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I'm trying to count the number of permutation $\pi:\{1,\ldots,n\}\rightarrow\{1,\ldots,n\}$ such that $\pi(i+1)\leq\pi(i)+1$ for all $1\leq i\leq n-1$. From an inductive argument it seems to me that this number should be $2^{n-1}$. Could you help me to find a bijective proof, please?

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yeah, let's say number of a certain type of permutations –  Alex M Sep 10 '11 at 1:41

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A bijective proof isn’t the easiest way to go $-$ Ross Millikan has shown you an easier argument $-$ but if you’re required to produce one, here’s a start.

Call your permutations almost decreasing. For each almost decreasing permutation $\pi$ let $U(\pi) =$ $\{i:\pi(i+1)=\pi(i)+1\} \subseteq \{1,2,\dots,n-1\}$; $U(\pi)$ is the set of indices at which $\pi$ is about to increase. Clearly $U(\pi)$ is uniquely determined by $\pi$. In other words, $U$ is a function from $D$, the set of almost decreasing permutations, to $\wp(I)$, where $I=\{1,\dots,n-1\}$; clearly $\wp(I)$ has cardinality $2^{n-1}$, so to finish the proof you ‘just’ have to show that $U$ is actually a bijection.

The easier part is showing that $U$ is a surjection. Suppose, for example, that $n=5$ and $V = \{1,3,4\}$. To find a $\pi\in D$ such that $U(\pi)=V$, start with the descending permutation $(54321)$. We want $\pi$ to increase from index $1$ to index $2$, and also from index $3$ through index $5$; this suggests simply reversing the segment consisting of positions $1$ and $2$ and the segment consisting of positions $3$ through $5$ to get $\pi=(45123)$. A quick check shows that indeed $U(\pi)=V$. What you need to do is generalize from this example; this shouldn’t be too hard to do.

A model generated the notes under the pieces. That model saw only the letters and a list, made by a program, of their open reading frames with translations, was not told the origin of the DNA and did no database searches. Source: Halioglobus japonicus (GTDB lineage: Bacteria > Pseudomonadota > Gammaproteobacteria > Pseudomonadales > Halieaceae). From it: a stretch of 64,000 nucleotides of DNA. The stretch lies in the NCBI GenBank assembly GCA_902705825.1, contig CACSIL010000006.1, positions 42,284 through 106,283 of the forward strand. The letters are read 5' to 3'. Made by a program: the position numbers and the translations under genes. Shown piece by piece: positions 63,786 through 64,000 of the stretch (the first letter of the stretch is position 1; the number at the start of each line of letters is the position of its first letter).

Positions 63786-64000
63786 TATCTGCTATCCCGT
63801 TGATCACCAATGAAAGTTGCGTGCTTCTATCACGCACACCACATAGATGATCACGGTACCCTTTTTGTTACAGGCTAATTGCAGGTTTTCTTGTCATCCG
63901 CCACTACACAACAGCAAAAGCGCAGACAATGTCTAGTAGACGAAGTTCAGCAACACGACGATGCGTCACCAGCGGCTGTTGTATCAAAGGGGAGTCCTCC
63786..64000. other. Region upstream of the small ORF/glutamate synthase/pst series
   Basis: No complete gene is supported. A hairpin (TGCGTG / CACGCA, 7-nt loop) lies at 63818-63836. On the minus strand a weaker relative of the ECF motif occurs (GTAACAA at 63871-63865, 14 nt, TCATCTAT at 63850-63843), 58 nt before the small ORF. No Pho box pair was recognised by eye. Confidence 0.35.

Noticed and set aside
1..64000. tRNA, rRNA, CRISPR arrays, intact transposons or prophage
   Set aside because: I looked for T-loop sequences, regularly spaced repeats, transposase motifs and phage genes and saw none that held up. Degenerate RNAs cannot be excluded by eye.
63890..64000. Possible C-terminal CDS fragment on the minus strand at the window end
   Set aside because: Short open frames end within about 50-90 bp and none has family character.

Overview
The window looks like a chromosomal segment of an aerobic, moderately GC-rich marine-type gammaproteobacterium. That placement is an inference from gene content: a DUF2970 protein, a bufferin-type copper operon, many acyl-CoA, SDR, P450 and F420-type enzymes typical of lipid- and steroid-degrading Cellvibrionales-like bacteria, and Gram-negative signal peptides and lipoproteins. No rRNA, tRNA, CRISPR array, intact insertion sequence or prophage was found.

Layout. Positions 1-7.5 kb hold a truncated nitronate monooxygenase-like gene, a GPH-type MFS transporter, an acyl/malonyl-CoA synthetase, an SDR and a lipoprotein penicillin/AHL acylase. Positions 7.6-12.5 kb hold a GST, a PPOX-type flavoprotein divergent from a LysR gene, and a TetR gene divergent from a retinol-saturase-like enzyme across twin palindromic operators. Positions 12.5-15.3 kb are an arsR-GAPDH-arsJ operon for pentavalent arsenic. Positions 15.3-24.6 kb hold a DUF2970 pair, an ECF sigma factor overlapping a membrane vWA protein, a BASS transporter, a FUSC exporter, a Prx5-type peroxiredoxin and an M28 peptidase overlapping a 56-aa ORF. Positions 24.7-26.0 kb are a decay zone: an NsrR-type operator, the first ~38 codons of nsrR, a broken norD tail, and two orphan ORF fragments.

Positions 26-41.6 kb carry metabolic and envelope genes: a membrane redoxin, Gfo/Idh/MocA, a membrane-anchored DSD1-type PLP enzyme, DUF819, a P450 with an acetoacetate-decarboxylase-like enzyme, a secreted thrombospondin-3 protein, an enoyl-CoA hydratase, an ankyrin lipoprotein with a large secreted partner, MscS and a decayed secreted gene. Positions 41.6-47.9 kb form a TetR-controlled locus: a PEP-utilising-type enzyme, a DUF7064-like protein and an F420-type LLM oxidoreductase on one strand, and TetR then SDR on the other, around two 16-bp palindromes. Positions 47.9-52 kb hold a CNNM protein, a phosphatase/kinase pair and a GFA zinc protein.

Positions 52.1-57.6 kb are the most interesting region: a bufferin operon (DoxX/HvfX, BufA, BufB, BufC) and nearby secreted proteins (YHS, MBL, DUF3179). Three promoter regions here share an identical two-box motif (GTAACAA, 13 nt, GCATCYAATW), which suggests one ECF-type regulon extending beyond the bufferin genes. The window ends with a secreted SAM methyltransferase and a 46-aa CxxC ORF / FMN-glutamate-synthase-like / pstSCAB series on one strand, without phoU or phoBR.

The harder part is showing that $U$ is injective, i.e., that if $\pi$ and $\varphi$ are almost descending permutations, and $U(\pi)=U(\varphi)$, then $\pi=\varphi$.

Hint: Given a set $V\subseteq I$ and a $\pi \in D$ such that $U(\pi)=V$, let $m = \min (I \setminus V)$, and show that the first $m$ elements of $\pi$ must be the same as the first $m$ elements of the descending permutation $(n\dots 21)$, but in the opposite order. (What happens if $I \setminus V = \varnothing$?)

This won't give you the complete argument, but it’s a good start.

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If $N(n)$ is the number of permutations of $n$ objects satisfying $\pi(i+1)\leq\pi(i)+1$, we can show that $N(n)=2^{n-1}$. If $\pi(1)=n$, you can append any of the $N(n-1)=2^{n-2}$ permutations and have a legal one. If $\pi(1)=1$, the only legal permutation is the identity. If $\pi(1)=k \in (1, n)$, you have to append all the numbers from $k+1$ through $n$, then you can have any permutation of the numbers $1$ through $k-1$, which is $2^{k-2}$ of them. So $N(n)=1 + \sum_{i=2}^n2^{i-2}=2^{n-1}$

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